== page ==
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178 Reviews
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10 of 10 people found the following review helpful
5.0 out of 5 stars I just love epistolary fiction!
Originally posted on [...]

Opening one of Annabel's books is like opening a long awaited Christmas confectionery box, that you know you should eat all at once but temptation gets the better of you and you don't stop until you have scoffed the lot. If you haven't guessed from that, I read the whole book in one sitting, refusing to do anything else.
If that...
Published on 8 Jan. 2013 by Serendipity Reviews

versus
4 of 4 people found the following review helpful
2.0 out of 5 stars Not as good as I expected
I bought this book because it had won or been nominated for various awards and so I thought it was going to be something special. However I found that I didn't warm to any of the characters and didn't really care what happened to any of them, especially not the character who died. All of the outpourings of guilt and build up to what was essentially a stupid drunken...
Published 18 months ago by Sarah


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10 of 10 people found the following review helpful
5.0 out of 5 stars I just love epistolary fiction!, 8 Jan. 2013
This review is from: Ketchup Clouds (Hardcover)
Originally posted on [...]

Opening one of Annabel's books is like opening a long awaited Christmas confectionery box, that you know you should eat all at once but temptation gets the better of you and you don't stop until you have scoffed the lot. If you haven't guessed from that, I read the whole book in one sitting, refusing to do anything else.
If that doesn't make you curious to read it, then the following reasons should have you hurdling the Kindle book sales to get hold of a copy of this.
1) It is an epistolary novel written in the form of letters dated over the period of a year. That alone, should make many people want to read it.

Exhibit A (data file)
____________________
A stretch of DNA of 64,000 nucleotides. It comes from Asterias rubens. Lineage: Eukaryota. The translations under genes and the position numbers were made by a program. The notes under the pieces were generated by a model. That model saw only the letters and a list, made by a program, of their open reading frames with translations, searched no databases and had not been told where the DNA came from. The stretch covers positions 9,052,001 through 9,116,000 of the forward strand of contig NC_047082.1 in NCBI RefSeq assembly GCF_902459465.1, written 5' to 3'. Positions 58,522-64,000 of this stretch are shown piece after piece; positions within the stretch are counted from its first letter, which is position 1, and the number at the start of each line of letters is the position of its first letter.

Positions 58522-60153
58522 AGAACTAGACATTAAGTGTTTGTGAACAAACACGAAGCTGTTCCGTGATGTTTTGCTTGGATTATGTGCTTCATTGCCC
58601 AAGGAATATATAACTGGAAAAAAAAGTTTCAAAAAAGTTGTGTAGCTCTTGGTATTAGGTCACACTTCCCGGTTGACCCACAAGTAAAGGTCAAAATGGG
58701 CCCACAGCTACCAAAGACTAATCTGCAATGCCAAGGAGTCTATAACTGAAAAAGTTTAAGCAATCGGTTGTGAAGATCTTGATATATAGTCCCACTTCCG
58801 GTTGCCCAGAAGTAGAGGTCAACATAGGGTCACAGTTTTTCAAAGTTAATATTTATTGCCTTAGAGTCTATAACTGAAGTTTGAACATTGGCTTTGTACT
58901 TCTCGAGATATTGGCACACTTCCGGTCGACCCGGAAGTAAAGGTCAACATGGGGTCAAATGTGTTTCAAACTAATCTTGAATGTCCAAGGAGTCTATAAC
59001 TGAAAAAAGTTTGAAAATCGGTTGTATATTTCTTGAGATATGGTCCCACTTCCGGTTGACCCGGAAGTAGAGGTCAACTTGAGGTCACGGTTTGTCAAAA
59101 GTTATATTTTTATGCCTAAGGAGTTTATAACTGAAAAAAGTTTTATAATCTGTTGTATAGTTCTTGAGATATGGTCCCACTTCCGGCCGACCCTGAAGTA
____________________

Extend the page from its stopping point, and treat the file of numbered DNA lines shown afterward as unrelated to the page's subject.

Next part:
2) The narrator is a fifteen year old girl who is writing anonymous letters to a convict on Death Row in America. She is purging her soul in order to come to terms with the guilt she feels for taking a life.
3) The love triangle is beautiful yet poignant and the author keeps you on your toes all the way through the book. It wasn't until the last couple of chapters that I could finally work out what would happen.
Annabel Pitcher books should definitely now come with a warning as this is the second time she has made me cry. I invested all my emotions into this story, willing it to have a happy ending. I loved the way Zoe thought her crimes were bad enough that the only person who might understand would be a murderer on Death Row. She really had sunk to her lowest point in life. I constantly wanted to hug her as she confessed her sins to a complete stranger.
The book contains excellent sub plots which explore the theme of guilt, which plays a major factor in the main plot.
The characters are so realistic and believable; the author has really captured the teenage voice. Zoe is young at heart and still learning the finer points of love, which causes her to do some rather stupid things. Her letters to Stuart were open and honest, she never left anything unsaid. I did feel she benefited from writing them in the end.
I want to say something about the ending but I feel it would be better not too. I would give too much away. Come and find me when you have read it and we can discuss it.
I couldn't get enough of this book, I was so impressed that I couldn't work out what had happened until the end, the writing definitely kept me in the dark until the author was ready to reveal the truth.
Seriously if Annabelle Pitcher doesn't win an award with this book, then I shall scream from the rooftops. I thought her first novel was amazing and I didn't think she could improve on it, but this one just took her writing up to another notch. An utterly brilliant second novel from a very talented author.
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7 of 7 people found the following review helpful
4.0 out of 5 stars A quick and easy read, 16 Dec. 2013
This review is from: Ketchup Clouds (Paperback)
I enjoyed this. I'm 29, so older than the target audience, but I liked how easy it was to read and follow. The premise of the book is refreshingly different.